Other SOTA sites: SOTAwatch | SOTA Home | Database | Summits | Video | Photos | Shop | Mapping | FAQs | Facebook | Contact SOTA

Activation of LZ/RO-023 Mechi chal, 16-FEB-2018

On the final day of my winter sports holiday in the excellent resort of Pamporovo we decided to head over to the alternative slope of Mechi chal. It takes around 25 minutes on a skibus from the Snezhanka base area to reach the single operational four man chair lift. The advantage of Mechi chal over Snezhanka is that it is very quiet in comparison. I was told that the slope can be quite icy given the aspect but there has been so much snow that this didn’t present a major challenge.

Although some maps show two chair lifts actually there is only one in operation. The other lift has all the towers and pulleys but no cable or running gear.

After a 20 minute ascent via a mid-station and passing over a nice variety of antennas and dishes towards the top you reach the fairly flat summit.

The issue I faced at this point was identifying a suitable support for my antenna. Having not brought either my standard 8m pole or compact 10m pole I previously had to resort to throwing a line up into a tree.

We did several runs down the mountain including a blue one (quite flat - not so good for Snowboarders) and I noticed that there were a number of disused pylons lining the start of the blue run. I was told there was originally an army base at the top - presumably these were a throwback from then. Once lunchtime arrived I took a look and decided the one closest to the highest restaurant on the mountain would make an excellent support and would be well within the activation zone.

Note that if you decide to eat at this particular restaurant be sure to visit the ‘toilets’ which consist of a wooden shack with a hole in the floor - slightly larger for the ladies!

Not sure what the various skiers thought of a snowboarder scaling a pylon with a wire antenna but lets face it, we’re a fairly odd breed! The only issue I had during the activation was the need to repeatedly drop the legs of the dipole to connect crocodile clips thus extending the antenna from 20m to 40m then 80m. This resulted in several climbs but by the end I was quite getting the hang of it!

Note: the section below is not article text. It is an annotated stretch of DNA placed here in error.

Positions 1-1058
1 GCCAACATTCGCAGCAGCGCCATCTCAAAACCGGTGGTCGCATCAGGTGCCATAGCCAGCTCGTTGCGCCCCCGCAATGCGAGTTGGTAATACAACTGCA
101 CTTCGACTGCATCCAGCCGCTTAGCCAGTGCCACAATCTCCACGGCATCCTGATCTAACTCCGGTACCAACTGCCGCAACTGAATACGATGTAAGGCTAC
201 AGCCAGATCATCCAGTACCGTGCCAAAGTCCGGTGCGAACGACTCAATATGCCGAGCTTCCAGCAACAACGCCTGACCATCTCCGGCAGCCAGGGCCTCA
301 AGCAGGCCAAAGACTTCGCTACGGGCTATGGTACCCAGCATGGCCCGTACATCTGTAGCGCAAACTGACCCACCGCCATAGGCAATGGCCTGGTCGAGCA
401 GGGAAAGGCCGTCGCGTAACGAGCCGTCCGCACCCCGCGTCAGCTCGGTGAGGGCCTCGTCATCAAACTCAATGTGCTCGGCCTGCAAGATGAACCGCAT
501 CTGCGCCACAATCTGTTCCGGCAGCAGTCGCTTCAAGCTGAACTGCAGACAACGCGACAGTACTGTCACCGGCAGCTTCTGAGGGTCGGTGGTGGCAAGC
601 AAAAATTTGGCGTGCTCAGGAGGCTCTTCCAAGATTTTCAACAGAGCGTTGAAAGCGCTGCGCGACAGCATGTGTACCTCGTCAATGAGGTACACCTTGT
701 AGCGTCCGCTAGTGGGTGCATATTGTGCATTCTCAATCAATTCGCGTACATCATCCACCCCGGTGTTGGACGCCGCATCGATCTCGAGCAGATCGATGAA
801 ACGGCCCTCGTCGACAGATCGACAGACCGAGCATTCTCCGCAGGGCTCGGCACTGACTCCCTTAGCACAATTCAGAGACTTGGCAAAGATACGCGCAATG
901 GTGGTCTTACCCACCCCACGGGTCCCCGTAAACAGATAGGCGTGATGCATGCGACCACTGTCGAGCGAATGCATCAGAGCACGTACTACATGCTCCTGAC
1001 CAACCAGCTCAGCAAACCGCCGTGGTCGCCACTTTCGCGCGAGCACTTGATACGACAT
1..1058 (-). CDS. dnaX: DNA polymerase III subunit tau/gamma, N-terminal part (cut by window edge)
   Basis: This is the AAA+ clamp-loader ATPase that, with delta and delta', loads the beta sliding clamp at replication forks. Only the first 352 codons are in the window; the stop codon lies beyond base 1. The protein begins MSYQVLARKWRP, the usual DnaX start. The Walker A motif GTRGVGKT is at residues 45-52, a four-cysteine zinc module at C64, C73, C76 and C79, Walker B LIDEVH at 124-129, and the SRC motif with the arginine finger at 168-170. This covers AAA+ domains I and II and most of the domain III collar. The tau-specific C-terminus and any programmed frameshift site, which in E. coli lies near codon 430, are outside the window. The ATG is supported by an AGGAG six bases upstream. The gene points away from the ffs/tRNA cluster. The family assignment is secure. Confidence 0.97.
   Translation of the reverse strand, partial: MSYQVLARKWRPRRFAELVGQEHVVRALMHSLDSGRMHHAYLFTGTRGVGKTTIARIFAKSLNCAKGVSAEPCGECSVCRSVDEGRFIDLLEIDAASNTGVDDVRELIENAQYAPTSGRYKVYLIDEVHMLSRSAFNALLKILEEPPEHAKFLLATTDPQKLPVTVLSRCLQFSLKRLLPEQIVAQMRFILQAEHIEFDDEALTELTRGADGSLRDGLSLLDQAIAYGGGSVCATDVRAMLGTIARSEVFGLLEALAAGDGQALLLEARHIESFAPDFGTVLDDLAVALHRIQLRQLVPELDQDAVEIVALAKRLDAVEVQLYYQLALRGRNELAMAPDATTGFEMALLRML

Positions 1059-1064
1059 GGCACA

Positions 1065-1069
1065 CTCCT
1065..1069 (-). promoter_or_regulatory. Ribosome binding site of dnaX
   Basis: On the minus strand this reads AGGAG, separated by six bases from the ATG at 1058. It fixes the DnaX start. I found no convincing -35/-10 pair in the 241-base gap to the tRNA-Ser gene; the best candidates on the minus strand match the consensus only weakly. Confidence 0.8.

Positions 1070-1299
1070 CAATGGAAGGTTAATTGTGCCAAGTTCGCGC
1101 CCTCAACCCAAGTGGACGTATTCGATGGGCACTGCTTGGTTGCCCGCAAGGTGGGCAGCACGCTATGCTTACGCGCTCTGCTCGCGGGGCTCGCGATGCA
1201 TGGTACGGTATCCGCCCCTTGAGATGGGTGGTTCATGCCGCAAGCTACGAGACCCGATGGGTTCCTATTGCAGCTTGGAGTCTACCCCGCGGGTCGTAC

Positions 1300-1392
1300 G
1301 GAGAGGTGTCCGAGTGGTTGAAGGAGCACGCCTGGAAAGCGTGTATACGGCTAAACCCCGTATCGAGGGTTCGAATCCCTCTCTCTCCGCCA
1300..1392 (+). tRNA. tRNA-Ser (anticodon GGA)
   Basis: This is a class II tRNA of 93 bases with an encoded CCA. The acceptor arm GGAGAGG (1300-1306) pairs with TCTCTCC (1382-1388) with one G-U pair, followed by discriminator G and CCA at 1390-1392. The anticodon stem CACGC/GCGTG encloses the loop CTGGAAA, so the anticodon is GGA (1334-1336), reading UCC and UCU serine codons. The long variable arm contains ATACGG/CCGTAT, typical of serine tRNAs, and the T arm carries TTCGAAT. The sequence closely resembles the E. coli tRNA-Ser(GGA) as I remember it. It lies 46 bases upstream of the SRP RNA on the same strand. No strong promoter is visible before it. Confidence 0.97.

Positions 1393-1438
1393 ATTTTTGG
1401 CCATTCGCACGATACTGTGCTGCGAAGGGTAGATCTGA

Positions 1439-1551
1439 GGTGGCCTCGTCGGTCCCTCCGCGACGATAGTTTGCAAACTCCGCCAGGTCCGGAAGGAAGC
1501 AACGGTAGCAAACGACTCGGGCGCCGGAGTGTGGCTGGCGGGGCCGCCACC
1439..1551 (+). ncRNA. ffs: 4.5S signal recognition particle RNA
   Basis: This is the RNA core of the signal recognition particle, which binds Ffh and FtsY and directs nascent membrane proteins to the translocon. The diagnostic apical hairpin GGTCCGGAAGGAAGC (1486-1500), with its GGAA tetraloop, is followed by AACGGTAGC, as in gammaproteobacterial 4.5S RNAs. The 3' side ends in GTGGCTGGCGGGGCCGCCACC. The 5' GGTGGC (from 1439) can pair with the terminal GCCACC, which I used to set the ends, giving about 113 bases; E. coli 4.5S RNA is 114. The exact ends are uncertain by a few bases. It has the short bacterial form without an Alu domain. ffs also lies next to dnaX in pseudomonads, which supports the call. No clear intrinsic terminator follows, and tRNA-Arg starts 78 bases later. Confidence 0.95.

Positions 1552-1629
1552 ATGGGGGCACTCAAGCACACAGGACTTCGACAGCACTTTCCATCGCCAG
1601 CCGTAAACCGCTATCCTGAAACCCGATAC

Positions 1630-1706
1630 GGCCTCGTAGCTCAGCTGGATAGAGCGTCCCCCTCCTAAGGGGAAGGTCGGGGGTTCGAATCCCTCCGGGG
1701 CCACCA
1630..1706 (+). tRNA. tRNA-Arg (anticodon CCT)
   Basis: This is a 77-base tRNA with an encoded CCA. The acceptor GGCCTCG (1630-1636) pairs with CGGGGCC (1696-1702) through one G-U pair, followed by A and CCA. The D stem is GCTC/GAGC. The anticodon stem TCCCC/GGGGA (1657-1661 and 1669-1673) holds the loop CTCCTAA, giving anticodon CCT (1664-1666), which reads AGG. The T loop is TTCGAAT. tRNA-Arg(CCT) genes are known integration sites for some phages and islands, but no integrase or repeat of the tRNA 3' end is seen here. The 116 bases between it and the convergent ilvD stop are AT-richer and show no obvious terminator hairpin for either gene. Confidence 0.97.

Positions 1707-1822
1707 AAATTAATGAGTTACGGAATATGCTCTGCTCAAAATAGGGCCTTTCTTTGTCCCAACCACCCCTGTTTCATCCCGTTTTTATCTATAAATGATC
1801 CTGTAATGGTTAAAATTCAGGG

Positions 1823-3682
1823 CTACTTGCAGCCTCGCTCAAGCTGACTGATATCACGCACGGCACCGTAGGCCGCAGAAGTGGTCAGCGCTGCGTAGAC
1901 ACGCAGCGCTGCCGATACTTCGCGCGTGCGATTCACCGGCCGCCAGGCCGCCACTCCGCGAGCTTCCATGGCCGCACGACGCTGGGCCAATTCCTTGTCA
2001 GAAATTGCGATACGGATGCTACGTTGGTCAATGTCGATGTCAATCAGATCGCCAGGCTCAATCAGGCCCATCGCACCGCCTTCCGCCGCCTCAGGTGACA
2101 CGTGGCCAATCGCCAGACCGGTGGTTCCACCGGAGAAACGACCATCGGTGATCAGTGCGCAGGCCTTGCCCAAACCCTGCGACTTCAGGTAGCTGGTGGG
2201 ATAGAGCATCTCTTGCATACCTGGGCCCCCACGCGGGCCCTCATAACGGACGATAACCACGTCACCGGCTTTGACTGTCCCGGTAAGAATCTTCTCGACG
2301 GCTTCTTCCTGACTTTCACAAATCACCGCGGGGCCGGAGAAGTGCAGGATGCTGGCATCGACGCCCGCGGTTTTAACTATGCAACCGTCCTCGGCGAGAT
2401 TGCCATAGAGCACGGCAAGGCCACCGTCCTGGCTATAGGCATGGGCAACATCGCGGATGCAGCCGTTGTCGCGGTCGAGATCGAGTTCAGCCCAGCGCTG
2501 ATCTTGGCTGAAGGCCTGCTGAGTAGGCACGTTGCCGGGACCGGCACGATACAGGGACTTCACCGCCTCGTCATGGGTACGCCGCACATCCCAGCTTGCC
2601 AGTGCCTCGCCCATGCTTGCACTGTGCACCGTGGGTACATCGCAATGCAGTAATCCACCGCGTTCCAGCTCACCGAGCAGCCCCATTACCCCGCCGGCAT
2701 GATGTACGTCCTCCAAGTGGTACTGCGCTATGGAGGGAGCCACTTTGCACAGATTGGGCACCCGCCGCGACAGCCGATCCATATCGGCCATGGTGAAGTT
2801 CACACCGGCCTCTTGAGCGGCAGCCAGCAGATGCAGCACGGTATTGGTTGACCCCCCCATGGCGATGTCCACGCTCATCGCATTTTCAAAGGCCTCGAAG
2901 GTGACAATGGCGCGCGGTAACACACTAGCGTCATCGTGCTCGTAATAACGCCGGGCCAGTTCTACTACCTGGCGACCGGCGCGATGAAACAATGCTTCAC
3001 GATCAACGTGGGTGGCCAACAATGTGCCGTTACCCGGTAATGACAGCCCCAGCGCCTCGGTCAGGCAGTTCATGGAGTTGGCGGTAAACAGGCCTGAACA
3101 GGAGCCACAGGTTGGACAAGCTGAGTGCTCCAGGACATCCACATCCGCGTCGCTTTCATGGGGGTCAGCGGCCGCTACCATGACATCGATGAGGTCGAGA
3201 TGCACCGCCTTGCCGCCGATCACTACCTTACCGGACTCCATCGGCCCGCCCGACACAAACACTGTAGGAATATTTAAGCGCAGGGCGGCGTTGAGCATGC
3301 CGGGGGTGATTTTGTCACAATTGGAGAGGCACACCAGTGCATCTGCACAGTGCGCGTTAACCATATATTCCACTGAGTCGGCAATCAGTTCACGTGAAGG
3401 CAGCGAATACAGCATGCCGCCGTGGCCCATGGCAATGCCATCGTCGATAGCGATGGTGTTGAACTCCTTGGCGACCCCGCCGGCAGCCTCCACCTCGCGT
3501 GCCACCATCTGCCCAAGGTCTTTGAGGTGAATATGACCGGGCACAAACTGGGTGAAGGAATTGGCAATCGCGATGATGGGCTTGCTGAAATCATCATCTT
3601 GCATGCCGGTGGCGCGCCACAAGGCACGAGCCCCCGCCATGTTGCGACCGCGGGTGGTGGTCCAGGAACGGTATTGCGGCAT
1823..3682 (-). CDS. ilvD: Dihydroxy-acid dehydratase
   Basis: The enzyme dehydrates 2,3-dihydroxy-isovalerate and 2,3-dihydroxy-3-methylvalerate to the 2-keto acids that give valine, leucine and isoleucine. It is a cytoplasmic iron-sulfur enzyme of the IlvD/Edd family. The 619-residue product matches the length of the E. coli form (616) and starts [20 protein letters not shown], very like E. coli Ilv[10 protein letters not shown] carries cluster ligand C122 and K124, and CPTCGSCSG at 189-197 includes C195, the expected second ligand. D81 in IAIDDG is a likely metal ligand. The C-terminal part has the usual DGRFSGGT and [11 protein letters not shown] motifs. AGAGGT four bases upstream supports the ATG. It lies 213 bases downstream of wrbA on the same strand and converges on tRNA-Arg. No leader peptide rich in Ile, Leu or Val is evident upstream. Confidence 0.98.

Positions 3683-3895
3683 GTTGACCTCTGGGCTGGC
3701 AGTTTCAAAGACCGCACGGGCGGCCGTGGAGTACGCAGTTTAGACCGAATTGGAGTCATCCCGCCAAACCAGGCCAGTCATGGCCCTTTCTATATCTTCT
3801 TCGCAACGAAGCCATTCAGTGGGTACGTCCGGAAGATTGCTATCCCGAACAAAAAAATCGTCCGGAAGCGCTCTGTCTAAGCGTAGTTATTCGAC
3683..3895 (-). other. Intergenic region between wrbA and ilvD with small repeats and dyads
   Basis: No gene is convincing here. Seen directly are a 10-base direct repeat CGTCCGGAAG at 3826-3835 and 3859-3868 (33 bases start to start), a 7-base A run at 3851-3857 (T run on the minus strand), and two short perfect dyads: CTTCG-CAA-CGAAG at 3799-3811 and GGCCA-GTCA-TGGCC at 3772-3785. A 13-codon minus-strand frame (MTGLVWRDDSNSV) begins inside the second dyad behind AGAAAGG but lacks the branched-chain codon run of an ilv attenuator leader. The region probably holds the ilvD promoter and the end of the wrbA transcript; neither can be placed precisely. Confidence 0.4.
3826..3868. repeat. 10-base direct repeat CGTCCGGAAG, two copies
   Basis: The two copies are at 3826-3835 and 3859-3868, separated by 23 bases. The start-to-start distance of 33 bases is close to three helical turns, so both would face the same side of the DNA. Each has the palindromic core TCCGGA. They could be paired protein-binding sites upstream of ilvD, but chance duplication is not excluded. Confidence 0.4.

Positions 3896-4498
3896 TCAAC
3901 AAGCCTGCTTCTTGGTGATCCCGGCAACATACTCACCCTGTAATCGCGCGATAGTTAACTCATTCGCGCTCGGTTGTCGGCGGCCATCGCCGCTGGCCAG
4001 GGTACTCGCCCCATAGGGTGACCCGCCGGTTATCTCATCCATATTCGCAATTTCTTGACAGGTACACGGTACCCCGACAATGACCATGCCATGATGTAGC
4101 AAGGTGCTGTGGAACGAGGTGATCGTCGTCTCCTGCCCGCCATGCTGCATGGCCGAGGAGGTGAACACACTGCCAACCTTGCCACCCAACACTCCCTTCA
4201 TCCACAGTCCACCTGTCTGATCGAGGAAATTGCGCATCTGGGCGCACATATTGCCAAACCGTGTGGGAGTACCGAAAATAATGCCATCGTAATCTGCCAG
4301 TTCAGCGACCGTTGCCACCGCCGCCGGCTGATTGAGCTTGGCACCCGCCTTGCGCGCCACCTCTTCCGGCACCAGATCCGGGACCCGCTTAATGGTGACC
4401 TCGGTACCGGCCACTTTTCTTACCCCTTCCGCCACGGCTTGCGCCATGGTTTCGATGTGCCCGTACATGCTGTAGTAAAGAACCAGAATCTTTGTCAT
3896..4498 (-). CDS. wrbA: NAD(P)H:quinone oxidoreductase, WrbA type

The FT-817 did an admirable job with the internal battery and 5w override. Once again self-spotting via the UK SMS gateway worked a treat. On 20m there was considerable QSB which made completing some of the QSOs a little more protracted than usual. A good run on 20m followed by 40m had me fully extending the dipole for 80m which I knew, if a contact was made, would be a first for this summit. Luckily Deno at the Students Radio Club in Sofia came back to my call using a 6 Element Periodic Yagi and 100w to complete the first 80m QSO.

Here is the view from the activation point showing the unused hardware of the 2nd chair lift:

I caught up with my wife and eldest daughter for another couple of runs which then completed the ‘sport’ part of my holiday, although the day extended well into the evening when safely back at the Snezhanka Hotel in Pamporovo.

What a beautiful country Bulgaria is - I can highly recommend a visit - the people are remarkably friendly and accommodating.

Our holiday next year is already booked. It would be great to have another go at activating Perelik and certainly I will make time to activate Snezhanka.

Thanks to all the chasers. If you are interested in how you sounded to me, here are recordings of the 20m QSOs and 40m/80m QSOs.

Back to English summits now for a while, although I may re-activate Snaefell on the Isle of Man when next over in March.

73! Mark. M0NOM

More Photos…

4 Likes